Last Thursday, according to news reports today, U.S. District Judge Phyllis Hamilton in San Francisco dismissed the price-fixing complaint of Sun Microsystems and Unisys Corp. against several manufacturers of dynamic random access memory (DRAM) chips.  Ever curious, Blawgletter took a peek at Her Honor’s opinion and and found, as we suspected, that it turns on the Foreign Trade Antitrust Improvements Act and the impact of the Supreme Court’s application of the FTAIA in F. Hoffman-La Roche Ltd. v. Empagran S.A., 542 U.S. 155 (2004).  Judge Hamilton concluded that Sun and Unisys hadn’t done a good enough job differentiating between domestic harm and foreign harm arising from the price-fixing conspiracy.  She ordered:

Specifically, and should plaintiffs choose to file an amended complaint, plaintiffs must amend their complaint to allege for each plaintiff:  where the price for the DRAM purchases upon which plaintiffs base their claims was negotiated; where the DRAM purchases upon which plaintiffs base their claims were actually made; whether plaintiffs themselves, subsidiaries, or third parties made the actual purchases of DRAM; where any subsiciaries or third parties making DRAM purchases on plaintiffs’ behalf were located; where the DRAM was ultimately delivered or distributed.  In addition, plaintiffs must specify which particular claims are being alleged by plaintiffs as indirect purchasers rather than direct purchasers.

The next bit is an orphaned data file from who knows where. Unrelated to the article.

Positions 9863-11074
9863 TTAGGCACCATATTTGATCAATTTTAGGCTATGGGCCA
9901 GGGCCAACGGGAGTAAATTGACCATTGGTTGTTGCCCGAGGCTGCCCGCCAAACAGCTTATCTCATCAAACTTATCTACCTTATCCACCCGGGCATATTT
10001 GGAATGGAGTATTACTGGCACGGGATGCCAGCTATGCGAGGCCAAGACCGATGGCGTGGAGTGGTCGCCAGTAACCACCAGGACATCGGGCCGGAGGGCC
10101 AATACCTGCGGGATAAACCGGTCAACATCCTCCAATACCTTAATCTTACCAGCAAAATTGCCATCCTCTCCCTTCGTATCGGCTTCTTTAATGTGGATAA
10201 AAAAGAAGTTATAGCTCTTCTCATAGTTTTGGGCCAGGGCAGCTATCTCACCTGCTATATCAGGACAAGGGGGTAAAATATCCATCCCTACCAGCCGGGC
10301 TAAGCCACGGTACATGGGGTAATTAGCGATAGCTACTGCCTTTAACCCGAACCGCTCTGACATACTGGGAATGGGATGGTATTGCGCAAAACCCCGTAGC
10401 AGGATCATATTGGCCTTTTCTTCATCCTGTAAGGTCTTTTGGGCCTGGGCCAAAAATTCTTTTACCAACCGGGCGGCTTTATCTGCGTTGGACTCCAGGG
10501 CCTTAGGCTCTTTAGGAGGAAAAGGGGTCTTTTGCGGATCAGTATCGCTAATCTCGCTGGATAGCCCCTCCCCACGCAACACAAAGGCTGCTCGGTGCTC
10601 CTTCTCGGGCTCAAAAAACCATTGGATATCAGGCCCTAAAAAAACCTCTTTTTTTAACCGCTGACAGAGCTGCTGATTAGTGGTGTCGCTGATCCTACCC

Sun Microsystems, Inc. v. Hynix Semiconductor Inc., No. C 06-1665 PJH, slip op. at 8-9 (N.D. Cal. Apr. 5, 2007).  Got that?

The court helpfully added in a footnote:

Plaintiffs have some degree of flexibility regarding the degree of specificity they should employ in alleging the existence and location of various worldwide subsidiaries and/or third party entities. The court is simply seeking to understand the volume of DRAM purchases and distribution taking place outside the U.S. as contrasted with that taking place inside the U.S., for which plaintiffs seek recovery of overcharges. To that end, if the number of plaintiffs’ subsidiaries and third party entities numbers into the hundreds, for example, it would be sufficient for plaintiffs to simply identify by country and percentage number the subsidiaries and third party entities making DRAM purchases or taking deliveries of DRAM on behalf of plaintiffs.

Simple, right?  Sun and Unisys have until May 4 to amend their complaint.  Blawgletter suspects that they’ll need every minute.

Barry Barnett

Feedicon14x14_2 Get our all-American feed anywhere you go.